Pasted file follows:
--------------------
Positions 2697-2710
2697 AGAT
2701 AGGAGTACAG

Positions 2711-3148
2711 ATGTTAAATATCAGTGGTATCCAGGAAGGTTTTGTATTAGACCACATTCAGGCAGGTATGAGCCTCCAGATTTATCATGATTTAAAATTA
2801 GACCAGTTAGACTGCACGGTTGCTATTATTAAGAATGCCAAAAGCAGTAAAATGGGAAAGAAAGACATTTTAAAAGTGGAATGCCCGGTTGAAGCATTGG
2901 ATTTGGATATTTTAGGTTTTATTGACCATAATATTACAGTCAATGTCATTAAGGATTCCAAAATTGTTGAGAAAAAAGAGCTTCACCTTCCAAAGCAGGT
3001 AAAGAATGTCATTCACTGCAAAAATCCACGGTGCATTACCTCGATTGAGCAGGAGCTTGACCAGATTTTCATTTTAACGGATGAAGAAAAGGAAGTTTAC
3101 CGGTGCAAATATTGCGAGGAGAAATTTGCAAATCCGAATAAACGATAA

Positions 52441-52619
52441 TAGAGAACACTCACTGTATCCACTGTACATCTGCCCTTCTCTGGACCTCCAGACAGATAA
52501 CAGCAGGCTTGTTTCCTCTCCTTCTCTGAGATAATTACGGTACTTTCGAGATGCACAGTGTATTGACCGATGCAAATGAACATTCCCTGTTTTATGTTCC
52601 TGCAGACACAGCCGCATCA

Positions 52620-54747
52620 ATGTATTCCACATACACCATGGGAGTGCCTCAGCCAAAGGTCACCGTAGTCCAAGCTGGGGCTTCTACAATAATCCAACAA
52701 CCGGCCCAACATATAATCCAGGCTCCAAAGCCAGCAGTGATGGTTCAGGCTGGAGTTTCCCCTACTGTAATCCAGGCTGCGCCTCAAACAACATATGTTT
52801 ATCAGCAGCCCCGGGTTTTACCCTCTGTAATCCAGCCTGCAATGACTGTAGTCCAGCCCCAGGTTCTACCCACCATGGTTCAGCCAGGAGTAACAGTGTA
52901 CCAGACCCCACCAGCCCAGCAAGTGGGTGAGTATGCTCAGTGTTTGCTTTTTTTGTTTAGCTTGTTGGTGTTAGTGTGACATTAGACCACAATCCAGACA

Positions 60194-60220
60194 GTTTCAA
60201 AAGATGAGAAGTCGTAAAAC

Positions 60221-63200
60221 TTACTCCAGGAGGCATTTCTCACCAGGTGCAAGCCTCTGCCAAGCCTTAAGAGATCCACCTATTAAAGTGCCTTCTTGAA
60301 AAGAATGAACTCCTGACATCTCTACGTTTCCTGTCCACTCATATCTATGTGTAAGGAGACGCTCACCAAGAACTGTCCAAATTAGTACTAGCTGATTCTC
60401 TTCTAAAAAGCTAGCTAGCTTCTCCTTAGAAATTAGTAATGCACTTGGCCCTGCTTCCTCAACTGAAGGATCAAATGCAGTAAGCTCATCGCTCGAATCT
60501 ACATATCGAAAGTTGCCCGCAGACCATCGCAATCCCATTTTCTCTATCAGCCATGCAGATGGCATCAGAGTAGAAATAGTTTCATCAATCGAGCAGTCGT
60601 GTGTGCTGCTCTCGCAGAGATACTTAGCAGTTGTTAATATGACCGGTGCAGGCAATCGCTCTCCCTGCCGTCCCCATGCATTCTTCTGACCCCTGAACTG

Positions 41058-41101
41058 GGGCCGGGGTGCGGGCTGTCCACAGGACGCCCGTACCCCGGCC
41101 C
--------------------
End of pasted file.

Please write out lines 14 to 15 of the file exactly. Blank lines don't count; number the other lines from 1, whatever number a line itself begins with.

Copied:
Positions 52620-54747
52620 ATGTATTCCACATACACCATGGGAGTGCCTCAGCCAAAGGTCACCGTAGTCCAAGCTGGGGCTTCTACAATAATCCAACAA